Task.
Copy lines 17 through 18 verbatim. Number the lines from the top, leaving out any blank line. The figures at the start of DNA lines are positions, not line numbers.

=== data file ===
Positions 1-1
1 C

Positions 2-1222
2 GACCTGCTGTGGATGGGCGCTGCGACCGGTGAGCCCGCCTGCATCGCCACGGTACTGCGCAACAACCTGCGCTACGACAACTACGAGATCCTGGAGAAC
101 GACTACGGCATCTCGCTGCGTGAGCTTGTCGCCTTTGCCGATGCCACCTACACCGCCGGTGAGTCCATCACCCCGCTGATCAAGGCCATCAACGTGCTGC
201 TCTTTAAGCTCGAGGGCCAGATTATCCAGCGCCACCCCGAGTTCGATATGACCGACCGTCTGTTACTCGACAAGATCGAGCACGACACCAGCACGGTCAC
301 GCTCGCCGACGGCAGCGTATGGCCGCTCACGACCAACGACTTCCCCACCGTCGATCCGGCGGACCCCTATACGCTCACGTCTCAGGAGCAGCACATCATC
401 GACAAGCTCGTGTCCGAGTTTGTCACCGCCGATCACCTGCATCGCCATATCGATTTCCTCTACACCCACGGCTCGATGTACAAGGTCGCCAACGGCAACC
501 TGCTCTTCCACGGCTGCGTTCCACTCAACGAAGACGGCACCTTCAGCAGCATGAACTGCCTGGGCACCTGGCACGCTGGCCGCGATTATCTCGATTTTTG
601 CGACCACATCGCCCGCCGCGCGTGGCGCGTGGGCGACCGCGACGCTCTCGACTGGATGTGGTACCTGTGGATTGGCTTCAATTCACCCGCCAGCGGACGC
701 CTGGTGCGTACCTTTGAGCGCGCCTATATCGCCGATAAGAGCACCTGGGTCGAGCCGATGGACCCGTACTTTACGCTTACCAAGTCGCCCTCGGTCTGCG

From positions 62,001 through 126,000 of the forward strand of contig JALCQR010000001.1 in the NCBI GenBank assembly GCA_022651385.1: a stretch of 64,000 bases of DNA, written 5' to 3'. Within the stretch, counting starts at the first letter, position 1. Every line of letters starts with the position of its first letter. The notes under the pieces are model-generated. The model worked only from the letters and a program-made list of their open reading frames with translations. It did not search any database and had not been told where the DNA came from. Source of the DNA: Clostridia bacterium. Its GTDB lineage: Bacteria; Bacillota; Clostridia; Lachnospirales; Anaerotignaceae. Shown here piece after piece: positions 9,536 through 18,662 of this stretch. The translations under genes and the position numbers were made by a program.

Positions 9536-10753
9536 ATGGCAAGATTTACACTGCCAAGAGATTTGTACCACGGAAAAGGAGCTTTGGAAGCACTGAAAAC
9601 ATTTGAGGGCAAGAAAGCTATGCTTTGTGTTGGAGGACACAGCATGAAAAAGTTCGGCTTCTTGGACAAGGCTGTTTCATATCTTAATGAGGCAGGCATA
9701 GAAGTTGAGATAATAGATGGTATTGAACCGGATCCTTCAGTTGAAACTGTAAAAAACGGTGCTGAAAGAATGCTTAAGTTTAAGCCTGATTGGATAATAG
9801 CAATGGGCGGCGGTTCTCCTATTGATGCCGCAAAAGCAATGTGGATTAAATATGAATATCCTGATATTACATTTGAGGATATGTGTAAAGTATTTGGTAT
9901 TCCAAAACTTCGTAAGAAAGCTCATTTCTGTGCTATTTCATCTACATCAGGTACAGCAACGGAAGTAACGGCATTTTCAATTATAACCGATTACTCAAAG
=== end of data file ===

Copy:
9801 CAATGGGCGGCGGTTCTCCTATTGATGCCGCAAAAGCAATGTGGATTAAATATGAATATCCTGATATTACATTTGAGGATATGTGTAAAGTATTTGGTAT
9901 TCCAAAACTTCGTAAGAAAGCTCATTTCTGTGCTATTTCATCTACATCAGGTACAGCAACGGAAGTAACGGCATTTTCAATTATAACCGATTACTCAAAG